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About Chap243

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  • Birthday 12/03/1960

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    Mooresville, IN

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  1. I`ve had them on my last two boat trailers, they can be a godsend when loading a boat. Mine have both been the curved aluminum with the PVC post slipped down over that. My current trailer came stock with them, for my last trailer, I purchased them off ebay. They just U bolted to the existing trailer frame. Both my trailers have been aluminum, if your trailer is steel, not sure how the dissimilar metals could react.
  2. The VP 380 is more than enough motor for that boat, unless you are contest racing it.
  3. Yes, you need to do that annually. Flushes out any contaminants and to make sure no water has intruded.
  4. Are you boating in fresh or salt and do you slip your boat or trailer? I would avoid anti fouling the drive unless you slip in salt water.
  5. Can't contribute much to the hull re-paint as I haven't done that yet, will do this spring. But the outdrive refinishing is something that I've done several times. I'd pull the drive to do it if you haven't already. Easy to do and gives you the chance to check bellows and ujoints. From there your prep is going to depend on the current condition of the existing paint. If not bad you can just lightly sand and repaint with VP SX silver. If you have corrosion, you will need to sand down to bare metal. Do not use a wire brush, unless it is brass. If you get down to bare metal you will need to prime first. Use zinc chromate primer, then paint over. I like topping my paint off with a clear coat for a real deep glossy appearance.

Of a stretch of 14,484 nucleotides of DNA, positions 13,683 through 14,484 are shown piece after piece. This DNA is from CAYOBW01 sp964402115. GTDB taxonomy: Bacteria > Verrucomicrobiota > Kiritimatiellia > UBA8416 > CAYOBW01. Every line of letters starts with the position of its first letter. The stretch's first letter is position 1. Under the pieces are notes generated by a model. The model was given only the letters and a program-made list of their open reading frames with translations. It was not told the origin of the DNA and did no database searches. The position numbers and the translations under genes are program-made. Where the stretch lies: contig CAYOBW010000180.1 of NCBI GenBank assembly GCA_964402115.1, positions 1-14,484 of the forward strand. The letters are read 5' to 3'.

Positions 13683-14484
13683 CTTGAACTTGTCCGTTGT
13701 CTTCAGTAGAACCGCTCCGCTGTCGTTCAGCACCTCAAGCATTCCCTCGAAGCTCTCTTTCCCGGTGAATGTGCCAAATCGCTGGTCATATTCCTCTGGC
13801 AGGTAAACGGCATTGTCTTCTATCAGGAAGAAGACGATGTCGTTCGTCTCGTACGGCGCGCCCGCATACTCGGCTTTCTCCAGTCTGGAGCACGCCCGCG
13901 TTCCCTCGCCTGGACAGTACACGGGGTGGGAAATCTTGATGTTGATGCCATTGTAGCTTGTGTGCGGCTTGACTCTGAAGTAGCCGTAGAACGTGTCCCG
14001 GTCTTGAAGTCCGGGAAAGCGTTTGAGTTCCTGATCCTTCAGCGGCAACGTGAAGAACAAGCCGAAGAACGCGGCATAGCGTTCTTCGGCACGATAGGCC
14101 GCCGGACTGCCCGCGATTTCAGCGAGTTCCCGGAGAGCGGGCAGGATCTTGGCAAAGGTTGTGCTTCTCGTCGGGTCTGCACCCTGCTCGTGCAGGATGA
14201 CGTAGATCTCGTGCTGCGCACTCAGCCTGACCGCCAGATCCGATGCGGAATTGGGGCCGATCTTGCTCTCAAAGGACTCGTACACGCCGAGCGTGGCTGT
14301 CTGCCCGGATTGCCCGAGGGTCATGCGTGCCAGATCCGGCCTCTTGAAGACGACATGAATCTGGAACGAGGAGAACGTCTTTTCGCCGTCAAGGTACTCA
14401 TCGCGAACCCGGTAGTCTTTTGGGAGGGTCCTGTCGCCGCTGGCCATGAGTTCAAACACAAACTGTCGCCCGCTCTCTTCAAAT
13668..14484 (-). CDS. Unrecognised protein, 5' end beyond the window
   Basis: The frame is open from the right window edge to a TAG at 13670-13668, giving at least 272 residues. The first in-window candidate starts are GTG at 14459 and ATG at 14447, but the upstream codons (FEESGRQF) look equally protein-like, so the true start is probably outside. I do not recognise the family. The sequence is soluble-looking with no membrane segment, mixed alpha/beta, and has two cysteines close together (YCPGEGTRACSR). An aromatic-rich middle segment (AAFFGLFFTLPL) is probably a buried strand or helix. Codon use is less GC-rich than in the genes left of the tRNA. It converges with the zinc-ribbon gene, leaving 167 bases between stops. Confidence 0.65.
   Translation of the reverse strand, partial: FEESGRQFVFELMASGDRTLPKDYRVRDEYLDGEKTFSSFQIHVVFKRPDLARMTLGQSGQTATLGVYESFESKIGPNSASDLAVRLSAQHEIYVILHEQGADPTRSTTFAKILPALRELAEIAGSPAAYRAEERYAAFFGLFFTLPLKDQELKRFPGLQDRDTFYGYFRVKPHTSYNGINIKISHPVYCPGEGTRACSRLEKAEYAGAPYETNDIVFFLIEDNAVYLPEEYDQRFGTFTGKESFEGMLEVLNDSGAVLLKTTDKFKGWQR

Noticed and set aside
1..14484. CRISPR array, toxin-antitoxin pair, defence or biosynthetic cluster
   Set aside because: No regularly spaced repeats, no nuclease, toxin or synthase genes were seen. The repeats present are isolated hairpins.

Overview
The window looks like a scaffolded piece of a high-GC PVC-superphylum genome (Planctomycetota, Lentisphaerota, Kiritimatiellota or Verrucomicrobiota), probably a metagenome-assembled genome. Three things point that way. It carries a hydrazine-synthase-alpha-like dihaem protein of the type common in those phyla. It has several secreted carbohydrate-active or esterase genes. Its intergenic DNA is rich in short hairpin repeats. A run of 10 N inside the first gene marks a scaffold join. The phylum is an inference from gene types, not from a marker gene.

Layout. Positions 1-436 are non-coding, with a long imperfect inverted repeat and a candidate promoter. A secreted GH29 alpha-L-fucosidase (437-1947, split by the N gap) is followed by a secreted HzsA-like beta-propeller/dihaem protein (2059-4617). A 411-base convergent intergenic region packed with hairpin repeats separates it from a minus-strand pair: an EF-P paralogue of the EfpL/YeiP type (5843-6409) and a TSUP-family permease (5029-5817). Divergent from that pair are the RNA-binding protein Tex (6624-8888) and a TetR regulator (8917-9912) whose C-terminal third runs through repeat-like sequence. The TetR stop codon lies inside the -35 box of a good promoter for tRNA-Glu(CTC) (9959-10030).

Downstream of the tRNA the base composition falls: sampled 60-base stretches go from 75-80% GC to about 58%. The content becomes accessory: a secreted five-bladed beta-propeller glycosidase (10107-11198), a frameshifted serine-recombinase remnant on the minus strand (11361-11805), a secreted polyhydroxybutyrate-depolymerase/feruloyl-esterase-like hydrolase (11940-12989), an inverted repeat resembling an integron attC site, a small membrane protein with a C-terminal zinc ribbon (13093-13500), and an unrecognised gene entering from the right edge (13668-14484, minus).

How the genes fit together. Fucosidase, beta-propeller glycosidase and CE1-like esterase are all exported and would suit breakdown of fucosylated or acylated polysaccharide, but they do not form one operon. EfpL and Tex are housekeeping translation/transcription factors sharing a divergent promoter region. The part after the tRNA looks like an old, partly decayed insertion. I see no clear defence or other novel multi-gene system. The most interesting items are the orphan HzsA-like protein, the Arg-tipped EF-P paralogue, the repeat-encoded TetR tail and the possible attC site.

6. I don't have them on mine, I've thought about adding them throughout the years, but honestly never felt it was a must have. Just never had a problem getting up on plane. Now, I'm a lake boater and don't see a lot of rough water either. Also don't like the thought of drilling holes below the waterline.
  7. There are a couple ways to pickle an engine. You can fill your new fuel filter with two cycle oil, screw back on and run for 10-15 minutes. Your tanks fuel will mix with the two cycle oil and pass into the engine. The other way is to pull the fuel line from the fuel pump, hook up a short fuel line, and run the engine off a two cycle "weed eater or chainsaw" gas can of two cycle gas. If you don't run in salt and don't have a reason to believe there is a problem, I would not remove the exhaust manifold.
  8. You might remind us of what engine and drive you have. While the process is similar there are a few nuances to making it easier for each brand of engine. I would suggest removing the props if nothing more than to re-grease the shaft.
  9. Another way to do it is to drain it, then pull the large thermostat hose and pour your mixture down the hose until full. This fills the block. Then do the same with the manifolds. Your fortunate that you have heated indoor storage, wish I did.
  10. I assumed you have a VP with the inboard engine flush port. You might want to give us a few more specifics.
  11. With a cold block and closed thermostat, you may have only been pushing the AF into the manifolds.
  12. If this is a one time move, I`d consider hiring it done. A little more money but the peace of mind, might be worth it. Either that or find a heavier trailer.
  13. I think the 5th pin (blue) is the Reverse solenoid lockout power supply. Without it, you will not be able to back the trailer without actuating the brakes, unless you engage a lockout pin.
  14. Experiment with a different set of props, say F7's.
  15. Try a socket (30mm) and a breaker bar. Might try a squirt of penetrating oil or a little heat. Be careful with the heat as you do not want to damage the rubber shaft seals up the prop shaft.